What I do detect in some comments here is the need to mount a valiant defense of this specific product. A product in which network and access security was not a primary design element of the product. The article states as much from company representatives and the results bear out verification to the conclusion. I view this as not helpful in this discussion of system security as therein will be delusional conclusions. For some of the entities I am aware of access to power generation would be a problem. Access to information on which rooms have lights and HVAC in occupancy is a threat. Would you implement access control with this product? What else may be compromised within the embedded devices themselves or in a supervisory machine? Can anyone describe what do they support with RSA? This is the reasoning behind asking the question as to whether or not the root user has access to the strong key. Why should SSL cost additionally? The commentary of Digo signifies the patching and modifications are ongoing with this product to try to assemble some form of a reasonable solution. The reason this is ongoing is because the product was seriously deficient previously and with upcoming adjustments it will merely be reasonably deficient. There is intent to consider increased hardening of their system. Many others will need to follow in the buildings industry as they do not even consider some of the steps this company is attempting to implement. Once you get into this contest; Always assume you have been compromised or will be compromised. This battle never ends.

  7. #20
    Quote Originally Posted by osiyo View Post
    But the vast majority of vulnerabilities and vulnerable sites out there exist simply because so many simply don't take the basic steps ... for whatever reason.
    Very true... but at the very least we can hope that the bar is raised just slightly to make the systems a bit harder to hack. I mean in all honesty, I was shocked at the number of open systems (with either no password or admin and no password) that I was able to type into google. Im sorry, but the Google Webcrawler should not have admin access to a government site... in any capacity. And the funny part is its an enterprise security installation.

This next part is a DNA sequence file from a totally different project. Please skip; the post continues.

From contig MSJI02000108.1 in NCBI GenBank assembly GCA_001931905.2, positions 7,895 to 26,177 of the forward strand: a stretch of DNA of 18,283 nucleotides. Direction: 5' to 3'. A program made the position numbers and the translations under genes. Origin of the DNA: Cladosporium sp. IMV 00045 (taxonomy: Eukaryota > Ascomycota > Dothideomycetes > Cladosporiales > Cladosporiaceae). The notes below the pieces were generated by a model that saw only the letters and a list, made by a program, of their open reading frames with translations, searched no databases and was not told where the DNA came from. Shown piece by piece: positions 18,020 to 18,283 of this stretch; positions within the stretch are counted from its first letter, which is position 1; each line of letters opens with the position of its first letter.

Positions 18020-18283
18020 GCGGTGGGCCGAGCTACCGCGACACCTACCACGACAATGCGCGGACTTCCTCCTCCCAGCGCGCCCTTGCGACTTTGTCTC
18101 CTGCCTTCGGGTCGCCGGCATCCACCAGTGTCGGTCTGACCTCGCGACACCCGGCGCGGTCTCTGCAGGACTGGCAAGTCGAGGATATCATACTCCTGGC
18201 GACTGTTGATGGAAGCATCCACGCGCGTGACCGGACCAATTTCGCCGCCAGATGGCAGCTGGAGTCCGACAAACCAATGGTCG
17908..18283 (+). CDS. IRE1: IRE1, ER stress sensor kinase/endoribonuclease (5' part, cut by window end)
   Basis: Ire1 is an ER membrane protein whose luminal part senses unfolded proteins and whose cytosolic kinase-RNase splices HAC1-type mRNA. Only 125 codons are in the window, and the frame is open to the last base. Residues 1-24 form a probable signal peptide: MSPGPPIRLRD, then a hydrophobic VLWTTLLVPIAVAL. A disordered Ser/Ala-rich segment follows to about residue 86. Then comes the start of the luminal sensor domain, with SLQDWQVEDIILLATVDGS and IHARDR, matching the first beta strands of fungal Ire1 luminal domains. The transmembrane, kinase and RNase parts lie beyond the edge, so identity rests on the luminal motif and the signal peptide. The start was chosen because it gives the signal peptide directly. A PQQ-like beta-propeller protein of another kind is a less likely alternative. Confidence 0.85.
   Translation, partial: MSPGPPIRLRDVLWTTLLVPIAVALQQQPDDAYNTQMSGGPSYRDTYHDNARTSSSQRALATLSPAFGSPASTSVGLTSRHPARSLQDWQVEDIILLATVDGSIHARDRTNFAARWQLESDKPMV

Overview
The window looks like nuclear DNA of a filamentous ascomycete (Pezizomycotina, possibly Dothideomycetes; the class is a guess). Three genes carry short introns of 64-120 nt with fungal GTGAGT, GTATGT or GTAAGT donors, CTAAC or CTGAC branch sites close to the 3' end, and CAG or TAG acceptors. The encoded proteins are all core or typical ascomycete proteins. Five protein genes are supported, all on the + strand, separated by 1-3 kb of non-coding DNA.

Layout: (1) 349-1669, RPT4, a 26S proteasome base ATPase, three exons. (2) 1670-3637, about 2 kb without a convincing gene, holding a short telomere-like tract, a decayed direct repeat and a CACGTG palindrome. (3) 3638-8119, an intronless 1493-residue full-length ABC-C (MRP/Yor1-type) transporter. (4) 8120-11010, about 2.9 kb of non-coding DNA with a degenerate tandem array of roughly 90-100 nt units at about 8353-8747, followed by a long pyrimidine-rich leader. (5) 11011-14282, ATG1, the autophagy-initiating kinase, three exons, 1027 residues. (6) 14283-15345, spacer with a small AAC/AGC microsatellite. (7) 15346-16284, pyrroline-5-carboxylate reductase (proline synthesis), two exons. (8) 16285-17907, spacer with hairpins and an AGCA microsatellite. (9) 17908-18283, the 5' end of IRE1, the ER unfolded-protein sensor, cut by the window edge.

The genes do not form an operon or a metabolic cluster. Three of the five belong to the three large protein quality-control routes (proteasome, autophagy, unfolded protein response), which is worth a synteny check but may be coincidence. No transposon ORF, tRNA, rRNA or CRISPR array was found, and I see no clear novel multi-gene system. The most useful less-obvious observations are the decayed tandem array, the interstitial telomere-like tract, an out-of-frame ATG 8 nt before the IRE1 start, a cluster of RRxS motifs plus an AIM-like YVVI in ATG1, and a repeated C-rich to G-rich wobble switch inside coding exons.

But I should re-iterate that I think everyone agrees that things like what Im talking about is not Tridium's fault, its the installer's fault. I wonder how long until a security firm hires a niagara developer to help break systems as part of a security audit.
    Last edited by elitecodex; 07-20-2012 at 08:48 AM. Reason: Releasing Tridium of blame

  8. #21
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    Apr 2012
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    Quote Originally Posted by AtticusFinch View Post
    Why should SSL cost additionally?
    Because one has to buy a certificate from certificate authority -- this is how SSL works. You don't know this also? Really?

    P.S. Tridium does not charge for SSL.

  9. #22
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    Dec 2006
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    194
    Quote Originally Posted by pault View Post
    Because one has to buy a certificate from certificate authority -- this is how SSL works. You don't know this also? Really?

    P.S. Tridium does not charge for SSL.

    They charge me. SP-SSL.

    I wont quote the price but it is relatively cheap.

  10. #23
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    Apr 2012
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    94
    Quote Originally Posted by asdf;ljk View Post
    They charge me. SP-SSL.

    I wont quote the price but it is relatively cheap.
    Interesting, I've got it for free (in Europe).

    Have you got a certificate from them?

  11. #24
    Join Date
    Dec 2006
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    194
    Quote Originally Posted by AtticusFinch View Post
    This Niagara system platform is not designed with security in mind..
    You seem to infer that you know what is "missing" from Tridium's security implementation. Care to elaborate?

  12. #25
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    Jul 2012
    Location
    Northern NY
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    pault,
    it's not so much the certificate it's the fact that you have to have it enabled in the license file and my distributor charges extra for that license. Not sure if all do but I know a few other manufactures also have a part # to enable it in the license that costs extra.

    -Jeremy

  13. #26
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    Apr 2012
    Posts
    94
    Quote Originally Posted by kc2dnw View Post
    pault,
    it's not so much the certificate it's the fact that you have to have it enabled in the license file and my distributor charges extra for that license. Not sure if all do but I know a few other manufactures also have a part # to enable it in the license that costs extra.
    -Jeremy
    I've got mine for free in the past, but I've got your point.

    Still I find it unreasonable to demand free SSL from Tridium, because many others web-enabled device vendors do not have this feature at all.